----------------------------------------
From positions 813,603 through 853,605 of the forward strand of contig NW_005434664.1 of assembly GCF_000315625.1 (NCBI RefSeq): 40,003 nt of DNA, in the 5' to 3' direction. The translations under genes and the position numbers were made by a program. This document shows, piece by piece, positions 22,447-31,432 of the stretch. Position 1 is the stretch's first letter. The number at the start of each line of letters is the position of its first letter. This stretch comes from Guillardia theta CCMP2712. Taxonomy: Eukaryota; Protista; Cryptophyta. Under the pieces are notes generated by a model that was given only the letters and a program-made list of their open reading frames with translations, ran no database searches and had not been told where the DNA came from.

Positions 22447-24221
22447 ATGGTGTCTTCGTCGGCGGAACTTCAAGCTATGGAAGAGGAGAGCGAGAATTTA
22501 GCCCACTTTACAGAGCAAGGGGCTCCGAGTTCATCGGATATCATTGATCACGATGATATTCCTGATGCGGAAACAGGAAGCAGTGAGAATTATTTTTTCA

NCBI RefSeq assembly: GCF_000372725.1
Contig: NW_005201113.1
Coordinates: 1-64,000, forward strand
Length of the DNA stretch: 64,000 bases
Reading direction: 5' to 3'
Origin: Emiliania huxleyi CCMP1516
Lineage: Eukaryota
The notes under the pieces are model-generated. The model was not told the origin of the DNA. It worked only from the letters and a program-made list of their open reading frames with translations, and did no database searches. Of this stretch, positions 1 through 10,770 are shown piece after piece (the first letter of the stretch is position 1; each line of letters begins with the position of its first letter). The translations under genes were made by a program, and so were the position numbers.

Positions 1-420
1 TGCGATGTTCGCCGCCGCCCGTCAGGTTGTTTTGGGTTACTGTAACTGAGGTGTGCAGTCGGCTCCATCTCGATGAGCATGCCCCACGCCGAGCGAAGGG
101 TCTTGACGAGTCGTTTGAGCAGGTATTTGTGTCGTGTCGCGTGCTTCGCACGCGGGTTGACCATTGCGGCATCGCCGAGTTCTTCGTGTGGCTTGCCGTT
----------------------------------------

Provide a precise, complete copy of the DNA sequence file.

From positions 813,603 through 853,605 of the forward strand of contig NW_005434664.1 of assembly GCF_000315625.1 (NCBI RefSeq): 40,003 nt of DNA, in the 5' to 3' direction. The translations under genes and the position numbers were made by a program. This document shows, piece by piece, positions 22,447-31,432 of the stretch. Position 1 is the stretch's first letter. The number at the start of each line of letters is the position of its first letter. This stretch comes from Guillardia theta CCMP2712. Taxonomy: Eukaryota; Protista; Cryptophyta. Under the pieces are notes generated by a model that was given only the letters and a program-made list of their open reading frames with translations, ran no database searches and had not been told where the DNA came from.

Positions 22447-24221
22447 ATGGTGTCTTCGTCGGCGGAACTTCAAGCTATGGAAGAGGAGAGCGAGAATTTA
22501 GCCCACTTTACAGAGCAAGGGGCTCCGAGTTCATCGGATATCATTGATCACGATGATATTCCTGATGCGGAAACAGGAAGCAGTGAGAATTATTTTTTCA

NCBI RefSeq assembly: GCF_000372725.1
Contig: NW_005201113.1
Coordinates: 1-64,000, forward strand
Length of the DNA stretch: 64,000 bases
Reading direction: 5' to 3'
Origin: Emiliania huxleyi CCMP1516
Lineage: Eukaryota
The notes under the pieces are model-generated. The model was not told the origin of the DNA. It worked only from the letters and a program-made list of their open reading frames with translations, and did no database searches. Of this stretch, positions 1 through 10,770 are shown piece after piece (the first letter of the stretch is position 1; each line of letters begins with the position of its first letter). The translations under genes were made by a program, and so were the position numbers.

Positions 1-420
1 TGCGATGTTCGCCGCCGCCCGTCAGGTTGTTTTGGGTTACTGTAACTGAGGTGTGCAGTCGGCTCCATCTCGATGAGCATGCCCCACGCCGAGCGAAGGG
101 TCTTGACGAGTCGTTTGAGCAGGTATTTGTGTCGTGTCGCGTGCTTCGCACGCGGGTTGACCATTGCGGCATCGCCGAGTTCTTCGTGTGGCTTGCCGTT